6. 11 recurring mistakes in the debate over the “historical Adam.” (posted May 11) "Literalism is a hermeneutical decision (even if implicit) as much as any other approach, and so needs to be defended as much as any other. Literalism is not the default godly way to read the Bible that preserves biblical authority. It is not the “normal” way of reading the Bible that gets a free pass while all others must face the bar of judgment."

7. Star Trek Fan Turns Basement Into The Starship Enterprise ! (posted May 14) Cool!

8. Reading the Bible with a Red Pen (posted May 15) "I swore then that I would never ever be a part of anything—not a religion, not a culture, not a club—that would teach, even accidentally, that certain kinds of people were people that God would want to punish."

9. Jason Chu on Asian Privilege and Freddie Gray (posted May 15) "A new spoken word music video, "THEY WON'T SHOOT ME (I am not #FreddieGray)," by Los Angeles-based Asian American hip-hop artist Jason Chu about the death of Freddie Gray while in Baltimore police custody highlights the educational and economic privilege of some Asian Americans and calls on Asian Americans to choose to use that privilege to build solidarity with other less privileged communities."

10. The God of the Lesser Things: Denny Burk is Wrong About "The Least of These" (posted May 15) "It is interesting that the least of those to whom we are supposed to lend our hand are those refusing to extend their hands to others. It is even more interesting that the position creating a false dichotomy between LGBT people and the church has somehow become 'gospel.'"

11. Tsarnaev Sentenced to Death in Boston Bombing Trial (posted May 15)

12. teaching virginity is anti-Christian (posted May 15) "You start out “clean,” and either you make it to marriage or you’re sullied."

13. Harriet Tubman stole from the rich and gave to the poor (posted May 13) "Putting Harriet Tubman on the $20 bill is appealing because it addresses four different problems at the same time: 1) Andrew Jackson was a murderous jerk who contemptuously violated his oath to defend the Constitution and he shouldn’t be honored with a place on our currency; 2) no American bills have women on them; 3) no American bills have people of color on them; and 4) Harriet Tubman was just incredibly awesome and we can’t say that often enough."

Thursday, May 14, 2015

This is so normal. We just don't usually say it in front of other people.

The Friendly Atheist has a post about a Christian who posted "the most dickish prayer you'll ever hear" on Twitter after the Nepal earthquake in April:

"Praying 4 the lost souls in Nepal. Praying not a single destroyed pagan temple will b rebuilt & the people will repent/receive Christ."

You may read this and think it's awful. But actually, within American evangelical Christianity, this is SO NORMAL. I can totally imagine this being said from the pulpit of the church I went to in college.

But. We- evangelicals- have to be careful. We know it comes across as ridiculously offensive and hateful, but we don't want people to think of us that way. This is what I believed, but I would never have said it to anyone so directly.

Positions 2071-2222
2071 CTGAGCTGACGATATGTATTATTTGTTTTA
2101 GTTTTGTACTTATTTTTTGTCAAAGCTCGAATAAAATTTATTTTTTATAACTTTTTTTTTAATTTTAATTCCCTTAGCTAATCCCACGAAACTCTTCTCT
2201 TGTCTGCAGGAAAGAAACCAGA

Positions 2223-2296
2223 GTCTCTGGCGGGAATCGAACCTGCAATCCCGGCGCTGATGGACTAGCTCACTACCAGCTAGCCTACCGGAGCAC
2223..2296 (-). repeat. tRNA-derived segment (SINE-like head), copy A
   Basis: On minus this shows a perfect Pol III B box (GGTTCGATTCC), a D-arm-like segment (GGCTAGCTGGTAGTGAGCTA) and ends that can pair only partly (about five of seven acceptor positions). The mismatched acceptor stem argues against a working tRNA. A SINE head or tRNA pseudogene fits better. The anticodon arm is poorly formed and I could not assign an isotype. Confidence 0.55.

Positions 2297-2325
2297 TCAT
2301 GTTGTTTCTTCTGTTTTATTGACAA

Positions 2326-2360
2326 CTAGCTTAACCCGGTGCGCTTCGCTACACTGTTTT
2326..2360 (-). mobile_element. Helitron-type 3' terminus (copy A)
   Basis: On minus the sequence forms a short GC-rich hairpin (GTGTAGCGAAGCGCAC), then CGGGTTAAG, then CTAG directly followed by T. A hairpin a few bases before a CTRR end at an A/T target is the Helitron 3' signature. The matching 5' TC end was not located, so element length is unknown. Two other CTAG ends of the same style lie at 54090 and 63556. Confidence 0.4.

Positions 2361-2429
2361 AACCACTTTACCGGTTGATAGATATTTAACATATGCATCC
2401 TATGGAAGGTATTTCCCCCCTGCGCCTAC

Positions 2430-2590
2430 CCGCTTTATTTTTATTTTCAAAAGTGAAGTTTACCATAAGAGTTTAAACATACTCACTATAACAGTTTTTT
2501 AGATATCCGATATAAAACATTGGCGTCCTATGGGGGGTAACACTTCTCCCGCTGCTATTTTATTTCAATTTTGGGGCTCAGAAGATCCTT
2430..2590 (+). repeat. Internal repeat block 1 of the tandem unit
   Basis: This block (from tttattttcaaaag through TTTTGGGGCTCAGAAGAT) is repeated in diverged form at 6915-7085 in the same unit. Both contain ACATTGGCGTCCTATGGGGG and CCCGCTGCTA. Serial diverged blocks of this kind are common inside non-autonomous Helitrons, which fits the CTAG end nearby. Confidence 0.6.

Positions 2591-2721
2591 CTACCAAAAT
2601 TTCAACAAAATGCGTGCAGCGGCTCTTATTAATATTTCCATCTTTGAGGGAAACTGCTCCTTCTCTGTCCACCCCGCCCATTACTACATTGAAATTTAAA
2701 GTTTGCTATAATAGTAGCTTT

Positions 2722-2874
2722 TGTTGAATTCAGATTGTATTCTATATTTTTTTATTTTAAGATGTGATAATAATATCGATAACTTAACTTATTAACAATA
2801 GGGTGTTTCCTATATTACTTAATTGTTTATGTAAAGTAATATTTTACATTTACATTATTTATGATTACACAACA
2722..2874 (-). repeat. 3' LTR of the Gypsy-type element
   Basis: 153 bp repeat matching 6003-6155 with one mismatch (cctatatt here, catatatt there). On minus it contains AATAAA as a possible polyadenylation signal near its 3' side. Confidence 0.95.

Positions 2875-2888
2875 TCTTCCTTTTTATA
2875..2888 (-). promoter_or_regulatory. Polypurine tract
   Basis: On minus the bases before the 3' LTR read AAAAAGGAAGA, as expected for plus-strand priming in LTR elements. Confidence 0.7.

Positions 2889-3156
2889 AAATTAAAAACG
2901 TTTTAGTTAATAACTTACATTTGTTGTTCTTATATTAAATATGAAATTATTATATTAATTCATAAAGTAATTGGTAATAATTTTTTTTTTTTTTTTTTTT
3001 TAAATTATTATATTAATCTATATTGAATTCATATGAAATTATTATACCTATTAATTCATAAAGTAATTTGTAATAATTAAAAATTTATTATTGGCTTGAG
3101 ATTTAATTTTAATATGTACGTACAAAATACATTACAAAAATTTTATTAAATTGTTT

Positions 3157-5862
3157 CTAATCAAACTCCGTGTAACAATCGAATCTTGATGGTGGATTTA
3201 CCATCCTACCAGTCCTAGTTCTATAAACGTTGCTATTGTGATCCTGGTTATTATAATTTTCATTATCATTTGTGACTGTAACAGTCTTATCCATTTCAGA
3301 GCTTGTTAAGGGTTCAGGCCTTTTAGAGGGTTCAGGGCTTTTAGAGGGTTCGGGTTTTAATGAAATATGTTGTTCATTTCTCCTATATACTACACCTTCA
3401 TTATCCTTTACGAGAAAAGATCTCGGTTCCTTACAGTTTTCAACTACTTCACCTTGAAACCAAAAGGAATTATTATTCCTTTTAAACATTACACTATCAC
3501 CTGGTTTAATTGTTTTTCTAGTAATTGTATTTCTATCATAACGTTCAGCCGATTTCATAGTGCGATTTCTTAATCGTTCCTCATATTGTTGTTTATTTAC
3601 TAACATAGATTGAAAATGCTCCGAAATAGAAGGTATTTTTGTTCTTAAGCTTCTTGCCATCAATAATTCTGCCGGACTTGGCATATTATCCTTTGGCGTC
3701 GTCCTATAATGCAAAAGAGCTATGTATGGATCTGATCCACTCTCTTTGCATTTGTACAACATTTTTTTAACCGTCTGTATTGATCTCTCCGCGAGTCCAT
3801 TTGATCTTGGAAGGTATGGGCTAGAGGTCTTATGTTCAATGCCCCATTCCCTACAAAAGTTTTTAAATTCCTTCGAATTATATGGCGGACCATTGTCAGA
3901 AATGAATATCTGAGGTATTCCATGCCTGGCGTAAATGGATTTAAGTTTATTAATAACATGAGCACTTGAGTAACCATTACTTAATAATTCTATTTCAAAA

(I'm specifically critiquing the "Praying not a single destroyed pagan temple will b rebuilt" bit. Describing people as "lost souls" and saying they should "repent/receive Christ" are such overused cliches that they've lost all meaning to me. But to explicitly state that you hope for the destruction of someone's religion- well that's a bold statement. As in, yeah that's totally what we teach, but we don't say it so directly.)

Here's the thing about other religions (according to evangelical Christianity): They're wrong. And there's really nothing good to be said about them at all. People are SUPPOSED to be Christians. They are NOT supposed to follow other religions. If you believe in Jesus (like, really really believe for real) then you go to heaven. If not, you go to hell. This is one of the foundational principles of evangelical Christianity, and as I've said before, it ruins everything.

(Also, the temples destroyed in the earthquake were Buddhist and Hindu, not pagan. This guy just uses "pagan" to mean "weird religions that I don't like." They will know we are Christians by our love, yes?)

According to this belief system, if someone is not a Christian, this is a problem. What they really need is to become a Christian. Oh, you are a member of a diverse and beautiful religion, with a rich history, and it's very meaningful for you? TOO BAD. It's the wrong religion, so it's all garbage.

You might think this really unkind and unloving (and yes, I would agree). But for evangelical Christians, who start with the premise "all non-Christians automatically go to hell" and then want to love their neighbors, there's no alternative. You guys, I believe the vast majority of evangelical Christians truly do love others and want to help them. (I believe that about humanity in general- we are made in the image of God.) The problem is, believing in hell perverts and twists that love so it comes out as hate.

If someone tells me about their deeply-held beliefs, beliefs they have come to after a lifetime of careful thought and questioning, and I tell them nope, all of that is wrong and worthless and you need to believe what I tell you- wow, they'll conclude that I don't care about them at all, right? It comes out as hate. But it's because I believe that anything other than Jesus is putting them in danger of eternal torture, and people need to be saved from that... you see, I'm trying to love. (note: nope I totally don't believe that anymore)